I’ve been following the Boko Haram insurgency since 2010 and really got into the story from 2013 when I made my first trip to northern Nigeria where the conflict is happening. Boko Haram is a homegrown jihadist organization, an extremist militant group that declared war against the Nigerian government in 2009 and again in 2010 after the founder died in police custody. Boko Haram means “Western culture/education is forbidden.” The fundamentalist members believe that Islam is not compatible with Western culture and that Western ideals are infiltrating and destroying predominantly Muslim communities, like the ones in northern Nigeria. Boko Haram fundamentalists want to stop the cultural dominance of the Western world (which is often associated with Judeo-Christianity) and implement sharia law and the ultra-conservative approach of salafism, specifically salafi jihadism.
Over the years, I’ve been on the trail, extensively covering Boko Haram’s insurgency and the horrific effects. In 2020, I wrote two long-form narrative pieces. Enemies of The Public, published in Guernica, highlighted the experiences of two women impacted by Boko Haram’s war. The other piece for The Guardian narrated the story of Mama Boko Haram, a mysterious woman who is trying to get Boko Haram members to stop the bloodshed.
Here are the stories:
#7 Remembering Rodney King
Last year, anti-police brutality protests in America called attention to decades of excesses committed by police forces across the country. The 1991 Rodney King beating and the 1992 L.A. riots that broke out in response to the acquittal of four police officers charged with using excessive force on King reveal how powerful public reaction can get and just how ugly and complex this issue is. In light of today’s Black Lives Matter movement, I did a historical piece putting the Rodney King beating and L.A. riots into perspective to explain it to the younger generation (Gen Z, especially) who may not really know the details of this pivotal case.
Here is the story: The Messed Up Story of the 1992 L.A. Riots
#8 Transitional politics in South Sudan
Back to the world’s youngest nation. After seceding from Sudan to form the country of South Sudan in 2011, the South Sudanese people have wallowed in the misery of civil war. Strife between ethnic groups and deadly rivalries among politicians have messed up the country. It’s a tragic story that disturbs me. In February 2020, the two leading rival politicians finally decided to form a unity government to share power and end the years of violence. The South Sudanese people are now talking about reconciliation and effective nation-building, but that won’t be an easy task. Deep suspicions and resentments simmer. The pains of war take time to heal. For Voice of America, I reported on the complexities of South Sudan’s bid for reconciliation.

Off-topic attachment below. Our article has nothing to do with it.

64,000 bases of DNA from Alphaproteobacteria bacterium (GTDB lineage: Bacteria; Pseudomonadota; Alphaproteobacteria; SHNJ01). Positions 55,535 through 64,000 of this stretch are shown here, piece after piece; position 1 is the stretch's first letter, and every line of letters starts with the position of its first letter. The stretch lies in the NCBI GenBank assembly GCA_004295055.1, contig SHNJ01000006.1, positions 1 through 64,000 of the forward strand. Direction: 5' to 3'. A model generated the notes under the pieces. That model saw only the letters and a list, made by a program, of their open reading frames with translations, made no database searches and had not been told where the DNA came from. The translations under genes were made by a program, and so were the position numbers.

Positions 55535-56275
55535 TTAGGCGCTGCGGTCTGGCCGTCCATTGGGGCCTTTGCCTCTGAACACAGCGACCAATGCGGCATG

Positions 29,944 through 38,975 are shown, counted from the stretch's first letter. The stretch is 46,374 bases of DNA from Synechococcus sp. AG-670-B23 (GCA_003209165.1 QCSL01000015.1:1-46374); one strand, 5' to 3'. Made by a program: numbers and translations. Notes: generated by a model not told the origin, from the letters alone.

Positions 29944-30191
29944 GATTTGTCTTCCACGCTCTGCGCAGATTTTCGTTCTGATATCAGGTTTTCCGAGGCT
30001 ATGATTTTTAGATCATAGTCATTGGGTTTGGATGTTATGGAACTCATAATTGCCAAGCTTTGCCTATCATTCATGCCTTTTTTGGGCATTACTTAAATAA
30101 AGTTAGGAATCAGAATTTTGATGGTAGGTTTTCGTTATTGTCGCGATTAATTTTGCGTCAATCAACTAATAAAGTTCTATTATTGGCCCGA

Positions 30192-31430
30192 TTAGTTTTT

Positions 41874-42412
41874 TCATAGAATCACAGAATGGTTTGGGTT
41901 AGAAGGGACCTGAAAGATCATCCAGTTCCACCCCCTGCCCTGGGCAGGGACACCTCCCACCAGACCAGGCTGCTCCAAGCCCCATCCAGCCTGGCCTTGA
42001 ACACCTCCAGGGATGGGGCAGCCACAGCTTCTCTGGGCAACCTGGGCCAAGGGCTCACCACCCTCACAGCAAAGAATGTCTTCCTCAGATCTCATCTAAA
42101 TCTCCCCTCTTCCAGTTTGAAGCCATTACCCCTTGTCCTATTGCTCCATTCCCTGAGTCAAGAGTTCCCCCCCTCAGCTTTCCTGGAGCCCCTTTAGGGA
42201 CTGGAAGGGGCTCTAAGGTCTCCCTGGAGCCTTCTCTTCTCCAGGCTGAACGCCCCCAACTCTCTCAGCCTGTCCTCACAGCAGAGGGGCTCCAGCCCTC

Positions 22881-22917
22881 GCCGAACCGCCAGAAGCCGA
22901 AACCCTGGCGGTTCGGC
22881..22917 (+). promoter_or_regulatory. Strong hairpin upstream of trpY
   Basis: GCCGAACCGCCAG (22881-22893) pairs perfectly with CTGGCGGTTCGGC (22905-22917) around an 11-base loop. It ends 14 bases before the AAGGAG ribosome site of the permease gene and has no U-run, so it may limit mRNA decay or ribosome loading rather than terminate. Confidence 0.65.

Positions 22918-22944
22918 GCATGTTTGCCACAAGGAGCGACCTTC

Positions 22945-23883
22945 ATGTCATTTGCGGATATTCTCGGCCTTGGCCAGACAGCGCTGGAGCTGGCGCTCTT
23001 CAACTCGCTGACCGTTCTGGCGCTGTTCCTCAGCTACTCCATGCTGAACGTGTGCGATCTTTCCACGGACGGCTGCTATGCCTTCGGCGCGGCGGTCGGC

Here’s the story: South Sudan Activists Hope To Unify A Divided Nation
#9 A unique U.N. General Assembly
The pandemic forced the annual United Nations General Assembly to reconfigure itself. So, the 75th session of the world’s most politically important gathering was largely a virtual affair. Conversations and forums were held over internet signals and a livestream feed presented realtime coverage of the event. I was part of an innovative studio production team that had the unique task of capturing the headlines of the virtualized assembly. I joined veteran journalist Richard Wolffe as a Global Goals studio host to interview experts and bring important conservations around the U.N.’s 17 sustainable goals to the fore.
Here’s a clip of the highlights: Best of Global Goals Week 2020 UN Highlights
And here are the other conversations produced by the Global Goals Studio for last year’s U.N. General Assembly: https://www.youtube.com/channel/UCrlHnRelp83HFCFBDUBybwg/videos
So there it is. 2020 was a record breaking year, on several levels. Covid-19 was not the only thing that happened last year and I did what I could to continue reporting on issues affecting the lives of millions of people. I’m grateful for my colleagues who also kept on working to keep people informed.
Here’s to moving onward and story planning this year!